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Future in Context

Guy Fawkes and the Plot to Blow Up the United States Capitol

The preparations for President Biden’s as-yet-unscheduled State of the Union address are haunted by a 400-year-old conspiracy to decapitate the British government. What can we learn from the Gunpowder Plot?

By Clay S. Jenkinson, Editor-at-Large  |  March 5, 2021
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THE FUTURE OF What’s Happening Now

Why Judges, Not Lawmakers, Should Rule on Disputed Elections

State legislatures and Congress are ill-suited — and too partisan — for the task of weighing evidence when elections are contested. Judicial supervision of these disputes is the norm in most democracies.

By Kevin Johnson, Election Reformers Network  |  March 5, 2021
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THE FUTURE OF What’s Happening Now

From Washington to Trump: What Is Dereliction of Duty?

When presidents take the oath of office, they are expected to protect America against attack. But what about pandemics and economic depressions? Here’s a brief history of how presidents have handled different threats.

By Lindsay Chervinsky, Historian and Contributor  |  March 4, 2021
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THE FUTURE OF What’s Happening Now

The Important Role of Public Affairs TV in Volatile Times

C-SPAN and its state-level equivalents have been around for decades, quietly transmitting the minutia of government. But with statehouses still in lockdown, public affairs television is more significant than ever.

By Paul W. Taylor, Editor  |  March 4, 2021
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THE FUTURE OF What’s Next

Legislators Battle Whether to Restrict or Expand Voting

In the aftermath of the 2020 election, voting rights are on the minds of legislators who have introduced hundreds of bills that either restrict or expand how voters can cast their ballots.

By Carl Smith, Senior Staff Writer  |  March 3, 2021
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THE FUTURE OF What’s Happening Now

The Year of Governors Living Dangerously

They’ve been in the spotlight over the last 12 months as Washington bucked responsibility to the states. Now many of them are facing harsh critics and challenges to their power.

By Donald F. Kettl, Federalism Columnist  |  March 3, 2021
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THE FUTURE OF Finance

The Myth of ‘Unnecessary’ Federal Aid to State and Local Governments

It's premised on a highly selective interpretation of lagging data, along with narrow assumptions of need.

By Amanda Kass, Government Finance Research Center, and Philip Rocco, Marquette University  |  March 3, 2021
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48%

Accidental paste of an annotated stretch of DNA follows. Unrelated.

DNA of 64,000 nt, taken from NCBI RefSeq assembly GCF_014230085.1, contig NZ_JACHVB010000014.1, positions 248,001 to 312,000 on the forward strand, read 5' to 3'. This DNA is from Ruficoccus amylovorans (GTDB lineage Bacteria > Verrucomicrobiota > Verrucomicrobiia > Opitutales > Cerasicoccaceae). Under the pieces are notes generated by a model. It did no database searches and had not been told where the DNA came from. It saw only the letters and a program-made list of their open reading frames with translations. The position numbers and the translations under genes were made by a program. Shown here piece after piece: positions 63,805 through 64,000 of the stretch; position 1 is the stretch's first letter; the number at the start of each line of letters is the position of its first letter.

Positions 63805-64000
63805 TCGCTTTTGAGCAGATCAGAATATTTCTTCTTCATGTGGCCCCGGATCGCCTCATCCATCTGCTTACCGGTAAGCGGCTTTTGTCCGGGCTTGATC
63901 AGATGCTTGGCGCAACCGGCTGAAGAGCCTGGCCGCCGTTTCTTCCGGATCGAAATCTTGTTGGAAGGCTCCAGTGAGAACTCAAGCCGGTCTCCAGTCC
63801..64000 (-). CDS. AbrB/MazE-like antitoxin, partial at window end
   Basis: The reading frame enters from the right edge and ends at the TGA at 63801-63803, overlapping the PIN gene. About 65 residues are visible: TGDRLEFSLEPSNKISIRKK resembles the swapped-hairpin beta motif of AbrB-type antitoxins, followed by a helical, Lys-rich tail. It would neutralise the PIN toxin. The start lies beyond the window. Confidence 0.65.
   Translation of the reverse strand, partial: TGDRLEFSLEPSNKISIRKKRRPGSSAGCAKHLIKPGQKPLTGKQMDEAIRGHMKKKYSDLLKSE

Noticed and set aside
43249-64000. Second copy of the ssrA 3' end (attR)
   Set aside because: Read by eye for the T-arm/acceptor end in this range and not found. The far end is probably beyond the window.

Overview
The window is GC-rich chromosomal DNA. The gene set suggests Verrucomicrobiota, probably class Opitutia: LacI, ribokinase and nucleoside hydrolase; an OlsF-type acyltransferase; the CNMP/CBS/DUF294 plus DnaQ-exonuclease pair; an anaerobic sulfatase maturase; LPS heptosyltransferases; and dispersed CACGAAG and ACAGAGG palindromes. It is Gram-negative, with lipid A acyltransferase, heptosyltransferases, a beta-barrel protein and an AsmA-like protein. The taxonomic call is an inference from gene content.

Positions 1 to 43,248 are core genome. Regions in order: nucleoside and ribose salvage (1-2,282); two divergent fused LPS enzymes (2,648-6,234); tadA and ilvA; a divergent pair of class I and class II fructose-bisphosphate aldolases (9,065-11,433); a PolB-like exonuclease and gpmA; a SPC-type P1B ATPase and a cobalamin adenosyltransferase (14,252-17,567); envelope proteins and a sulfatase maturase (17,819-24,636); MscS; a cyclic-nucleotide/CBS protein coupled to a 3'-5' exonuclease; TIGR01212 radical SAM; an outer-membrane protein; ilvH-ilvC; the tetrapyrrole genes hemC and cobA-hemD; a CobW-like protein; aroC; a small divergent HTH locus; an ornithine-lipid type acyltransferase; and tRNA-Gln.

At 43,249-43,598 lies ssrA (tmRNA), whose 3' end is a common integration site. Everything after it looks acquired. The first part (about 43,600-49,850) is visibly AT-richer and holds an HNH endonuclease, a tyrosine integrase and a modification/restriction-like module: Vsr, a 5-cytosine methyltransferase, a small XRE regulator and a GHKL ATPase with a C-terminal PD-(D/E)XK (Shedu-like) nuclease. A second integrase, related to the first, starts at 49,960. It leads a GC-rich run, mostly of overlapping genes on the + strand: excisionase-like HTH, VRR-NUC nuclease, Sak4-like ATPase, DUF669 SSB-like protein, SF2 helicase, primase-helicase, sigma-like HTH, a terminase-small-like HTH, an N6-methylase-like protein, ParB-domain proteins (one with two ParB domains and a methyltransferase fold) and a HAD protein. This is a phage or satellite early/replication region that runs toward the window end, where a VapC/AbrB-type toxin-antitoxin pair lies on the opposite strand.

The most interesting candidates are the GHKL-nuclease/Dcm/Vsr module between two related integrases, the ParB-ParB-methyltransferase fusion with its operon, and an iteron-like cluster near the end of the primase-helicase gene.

The proportion of parents who are “worried that my child will be behind when the pandemic is over,” according to a recent poll. Many parents worry their child is missing out on the non-academic aspects that school teaches, with one-quarter of parents concerned that their child is falling behind in “time management” and 22 percent of parents concerned about their child’s socialization and communication skills.

THE FUTURE OF Finance

Why Infrastructure Needs a Bottom-Up Bipartisan Push Now

It’s the only way to get a bill out of Congress before the fall, given the imperative to get COVID relief done first. Governors and mayors need to understand that it’s a game of chess, not checkers.

By Girard Miller, Finance Columnist  |  March 2, 2021
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THE FUTURE OF What’s Happening Now

Cuomo in Context: His Career and Personality Set the Stage for Scandals

After years of leading through intimidation, New York's Democratic governor faces sexual harassment allegations and charges of covering up thousands of deaths.

By Alan Greenblatt, Senior Staff Writer  |  March 1, 2021
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THE FUTURE OF What’s Happening Now

Americans Need Better Internet. States Can Help Pave the Way.

Lawmakers should ensure that cumbersome state and local regulations and review processes don't prevent providers from building out and upgrading the infrastructure that high-speed, reliable connectivity requires.

By Jeffrey Westling, R Street Institute  |  March 1, 2021
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THE FUTURE OF What’s Happening Now

How the Texas Electricity System Produced Low-Cost Power but Left Residents Out in the Cold

The Texas electric power market is designed to give energy companies incentive to sell electricity at the lowest possible cost. That focus helps explain why it collapsed during a historic cold wave.

By Theodore J. Kury, University of Florida  |  March 1, 2021
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Gutenberg to Zuckerberg: A Tale of Two Revolutions

The printing press and social media democratized communication in their respective times. They both turned the order of things on its head — for good, for ill, and forever.

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